We present robust evidence that NIN, a gene that plays a key role in maintaining neurogenic divisions of RGCs (Wang et al. 2009), evolved adaptively during anthropoid evolution. We explored the phenotypic relevance of this positive selection using tests to detect associations between genetic and phenotypic evolution. We found a complex but significant relationship between gross brain mass and the selection pressure acting on NIN, with a strongly significant relationship between NIN and neonatal brain size in catarrhines. The combined results indicate that the adaptive evolution of NIN has phenotypic relevance to brain evolution. We suggest that this relevance could relate to its contribution to cell fate during asymmetric division of neural progenitors. Variation in the duration of asymmetric division of RGCs or radial glial-like progenitors in the outer subventricular zone could make substantial contributions to the evolution of neuron number (Fietz & Huttner 2010; Fietz et al. 2010; Götz & Huttner 2005) and knockdown experiments directly implicate NIN in having a role in this type of division (Wang et al. 2009). Changes in the function of centrosomal genes, such as NIN, could therefore influence total neuron number and brain size (Fig. 1).
We sought to test this hypothesis directly using cortical neuron data and, although the results do not reach significance, they are intriguing. The hypothesis that NIN may have a role in the evolution of asymmetric division of RGCs and contributes to the evolution of neuron number per radial unit is supported by a trend between the molecular evolution of NIN and variation in neuron number that is not explained by lateral expansion, as measured by cortical surface area. There is no trend with either raw neuron number or surface area, suggesting no link with lateral cortical expansion through the addition of extra columns. Furthermore, the higher rate of NIN evolution at the origin of platyrrhines is consistent with the suggestion that this clade has evolved significant higher ‘radial neuron numbers’. While we cannot delineate a continuous role for NIN in producing variation in this phenotype from a discrete shift at the origin of platyrrhines with the available phenotypic data, both scenarios are consistent with the patterns of selection pressures shaping the evolution of NIN. It may be the case that the relationship between NIN and brain mass within each clade reflects covariation between brain expansion and the addition of extra neurons to radial units, whereas the ‘grade shift’ between platyrrhines and catarrhines is due to selection on NIN to alter ‘radial neuron number’ independently from brain size.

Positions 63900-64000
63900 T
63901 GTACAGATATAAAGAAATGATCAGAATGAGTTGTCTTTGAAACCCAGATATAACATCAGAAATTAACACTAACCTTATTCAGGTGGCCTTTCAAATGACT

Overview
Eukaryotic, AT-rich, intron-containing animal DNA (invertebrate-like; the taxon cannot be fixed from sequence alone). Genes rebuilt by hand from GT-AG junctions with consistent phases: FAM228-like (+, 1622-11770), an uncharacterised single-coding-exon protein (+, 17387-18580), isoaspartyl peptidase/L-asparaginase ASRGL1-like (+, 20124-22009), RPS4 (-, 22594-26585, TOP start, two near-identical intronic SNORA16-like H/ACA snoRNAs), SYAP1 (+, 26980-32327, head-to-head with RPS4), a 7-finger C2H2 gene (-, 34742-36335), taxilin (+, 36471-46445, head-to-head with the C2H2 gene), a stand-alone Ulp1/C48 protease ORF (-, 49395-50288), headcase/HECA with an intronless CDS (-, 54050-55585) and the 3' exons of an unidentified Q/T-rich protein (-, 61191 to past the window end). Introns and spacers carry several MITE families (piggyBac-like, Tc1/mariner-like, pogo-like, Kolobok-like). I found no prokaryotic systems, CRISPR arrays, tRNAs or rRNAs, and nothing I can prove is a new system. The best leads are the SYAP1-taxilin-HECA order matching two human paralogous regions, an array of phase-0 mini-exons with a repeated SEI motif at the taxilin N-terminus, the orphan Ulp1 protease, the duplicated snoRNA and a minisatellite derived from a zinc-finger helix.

These hypotheses require confirmation from larger datasets that can only be provided through the collection of data on cortical thickness, surface area and neuron number in a larger number of species, and we do not rule out the possibility that selection on NIN relates to other cell fate switches during neurogenesis or to its functions in other cells. As well as being localized at the centrosome NIN is found in cytoplasmic speckles (Moss et al. 2007). These speckles are particularly prominent in neurons (Baird et al. 2004) and may have a role in the rapid reorganization of microtubules in dendrites and epithelial cells and therefore to cell migration and morphology (Baird et al. 2004; Matsumoto et al. 2008; Moss et al. 2007). The possibility that selection on NIN relates to changes in neural morphology is also of potential interest but difficult to test using a comparative approach.
Independent genetic mechanisms for different aspects of brain evolution?